Owning a car can be a great convenience. But that convenience does come with some drawbacks, including parking problems. It can be difficult to find a legal parking place, especially in crowded cities such as New York City. Over 11.7 million parking tickets were issued in the Big Apple alone during 2018. Parking tickets are a source of municipal revenue, but also of driver confusion, and there are many misconceptions about illegal parking. Here are some common parking ticket myths:

Myth: No matter who owns the car, the person who was driving it at the time is the one responsible for the parking ticket.

Fact: Legally, the owner of the vehicle is responsible. Even if the owner didn’t know someone else was using the vehicle (for example, if a family member borrowed the keys without permission), the owner still has to pay the ticket. The exception is if the vehicle was stolen. In that case, the owner needs to present a police report.

Myth: Receiving a parking ticket will cause the owner’s auto insurance rate to go up.

Fact: Insurance companies do not increase rates for parking tickets and some other minor violations. However, traffic tickets for more severe violations, such as driving under the influence, reckless driving, or driving with a suspended license, can absolutely cause rates to jump.

Myth: If the driver is standing right by the car, the parking officer can’t give him a ticket.

Fact: The car’s location is what matters, not the driver’s. Even if the driver is still sitting inside the car, if the car is parked illegally, it can be ticketed.

Myth: Illegal parking is not really a crime and could never result in jail time.

Fact: Some people would call anything against the law a crime, but the more precise term for a parking violation is “civil offense.” Civil offenses are legally very different from crimes such as reckless driving, burglary, assault, or grand larceny, but a parking ticket can still be a serious matter. Unpaid parking tickets can result in a judge issuing a bench warrant for the owner’s arrest. In addition, some states consider certain parking violations to be misdemeanor crimes, such as unauthorized parking in handicap spaces.

Myth: If I get into my car before it’s towed, the tow truck driver can’t tow it away, and he’ll have to unhook it.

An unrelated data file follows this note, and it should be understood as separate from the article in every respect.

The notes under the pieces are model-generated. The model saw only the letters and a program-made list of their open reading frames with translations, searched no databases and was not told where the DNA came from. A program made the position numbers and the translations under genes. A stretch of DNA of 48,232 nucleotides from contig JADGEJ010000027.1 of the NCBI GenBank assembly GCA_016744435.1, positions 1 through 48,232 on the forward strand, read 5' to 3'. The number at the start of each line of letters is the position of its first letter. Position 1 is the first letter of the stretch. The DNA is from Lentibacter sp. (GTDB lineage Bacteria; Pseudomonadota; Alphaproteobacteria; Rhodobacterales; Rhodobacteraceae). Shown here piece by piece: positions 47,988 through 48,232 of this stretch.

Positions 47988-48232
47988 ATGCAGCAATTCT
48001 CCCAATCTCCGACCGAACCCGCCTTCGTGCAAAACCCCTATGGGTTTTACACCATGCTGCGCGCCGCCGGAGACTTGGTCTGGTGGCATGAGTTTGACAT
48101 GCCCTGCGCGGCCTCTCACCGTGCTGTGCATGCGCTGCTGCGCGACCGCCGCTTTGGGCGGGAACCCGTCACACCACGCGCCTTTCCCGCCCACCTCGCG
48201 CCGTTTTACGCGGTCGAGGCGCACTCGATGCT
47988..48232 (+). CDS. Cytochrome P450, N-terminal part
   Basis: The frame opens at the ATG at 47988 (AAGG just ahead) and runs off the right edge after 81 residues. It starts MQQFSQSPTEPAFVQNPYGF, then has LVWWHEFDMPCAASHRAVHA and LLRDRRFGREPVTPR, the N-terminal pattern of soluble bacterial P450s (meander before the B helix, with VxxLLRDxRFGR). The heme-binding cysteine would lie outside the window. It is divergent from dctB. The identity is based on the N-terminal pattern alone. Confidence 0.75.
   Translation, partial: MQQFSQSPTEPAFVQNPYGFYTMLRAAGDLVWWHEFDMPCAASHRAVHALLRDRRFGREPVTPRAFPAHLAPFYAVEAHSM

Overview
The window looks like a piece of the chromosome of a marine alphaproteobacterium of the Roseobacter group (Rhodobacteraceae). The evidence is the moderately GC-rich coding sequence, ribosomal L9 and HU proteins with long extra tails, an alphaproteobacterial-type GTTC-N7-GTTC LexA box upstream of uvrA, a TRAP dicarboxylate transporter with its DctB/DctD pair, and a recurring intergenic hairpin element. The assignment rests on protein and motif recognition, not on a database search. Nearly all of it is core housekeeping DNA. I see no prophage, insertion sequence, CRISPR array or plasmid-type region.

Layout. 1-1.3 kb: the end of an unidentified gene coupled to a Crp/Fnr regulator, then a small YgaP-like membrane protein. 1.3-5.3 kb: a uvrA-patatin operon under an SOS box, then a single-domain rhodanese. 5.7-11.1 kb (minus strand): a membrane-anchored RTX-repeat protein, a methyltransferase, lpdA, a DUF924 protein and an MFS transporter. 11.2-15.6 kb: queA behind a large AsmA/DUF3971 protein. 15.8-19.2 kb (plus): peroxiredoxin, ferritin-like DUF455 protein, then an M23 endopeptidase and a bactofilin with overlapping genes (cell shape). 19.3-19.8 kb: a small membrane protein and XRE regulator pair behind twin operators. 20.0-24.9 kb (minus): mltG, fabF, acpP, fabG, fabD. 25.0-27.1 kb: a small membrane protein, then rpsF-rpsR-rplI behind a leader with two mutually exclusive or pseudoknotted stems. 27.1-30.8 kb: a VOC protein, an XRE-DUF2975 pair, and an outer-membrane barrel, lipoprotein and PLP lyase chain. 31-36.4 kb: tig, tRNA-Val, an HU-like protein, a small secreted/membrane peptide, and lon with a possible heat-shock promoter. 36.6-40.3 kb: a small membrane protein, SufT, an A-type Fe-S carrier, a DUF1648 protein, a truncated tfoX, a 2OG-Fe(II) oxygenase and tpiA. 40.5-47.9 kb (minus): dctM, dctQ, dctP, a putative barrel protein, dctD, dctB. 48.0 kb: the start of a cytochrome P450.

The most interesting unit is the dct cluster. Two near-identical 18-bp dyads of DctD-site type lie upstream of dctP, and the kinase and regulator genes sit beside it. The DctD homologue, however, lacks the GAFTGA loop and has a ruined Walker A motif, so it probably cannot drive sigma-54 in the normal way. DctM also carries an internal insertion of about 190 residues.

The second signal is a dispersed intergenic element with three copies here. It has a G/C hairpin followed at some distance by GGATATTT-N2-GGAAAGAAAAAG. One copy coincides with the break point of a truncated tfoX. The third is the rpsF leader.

Fact: While it’s true that a vehicle cannot legally be towed with someone inside, that doesn’t mean the owner – or the car – is off the hook. If the owner refuses to get out of the car, the tow truck driver can call the police. The police can forcibly remove the owner, who will then be facing additional charges besides just the parking issues.

Myth: Parking laws are basically the same everywhere.

Fact: Some parking regulations are similar from state to state. Parking in a handicap spot without the proper placard, plate, or permit is always illegal; however, the penalties for doing so can differ. Other laws, such as how far away you must park from a fire hydrant or intersection, can vary, even from city to city. Tickets are based on the laws in the area where the car currently is, not where it came from. Drivers need to be aware of the parking laws anywhere they go.

One solution to the problem of finding parking is to use public transportation. Often the cities with the most challenging parking situations, such as New York, San Francisco, or Chicago, also have robust public transportation systems. But when driving and parking are necessary, knowing the truth about parking tickets can go a long way toward reducing parking headaches.

Contact us today if you need help in fighting a traffic or parking ticket. We have over 25 years of experience fighting traffic tickets and helping people reinstate their license.

Photo: https://www.unsplash.com/

The following two tabs change content below.
Scott Desind

Scott Desind

Scott Desind | Traffic Ticket Attorneys The Traffic Ticket Attorneys, Desind and Klijian, have over 25 years of experience fighting traffic tickets. Our attorneys are well respected and known for their experience in fighting traffic tickets, specialized knowledge of the law and procedures and results by the court personnel, officers, deputies, competitors and clients.
Scott Desind

Latest posts by Scott Desind (see all)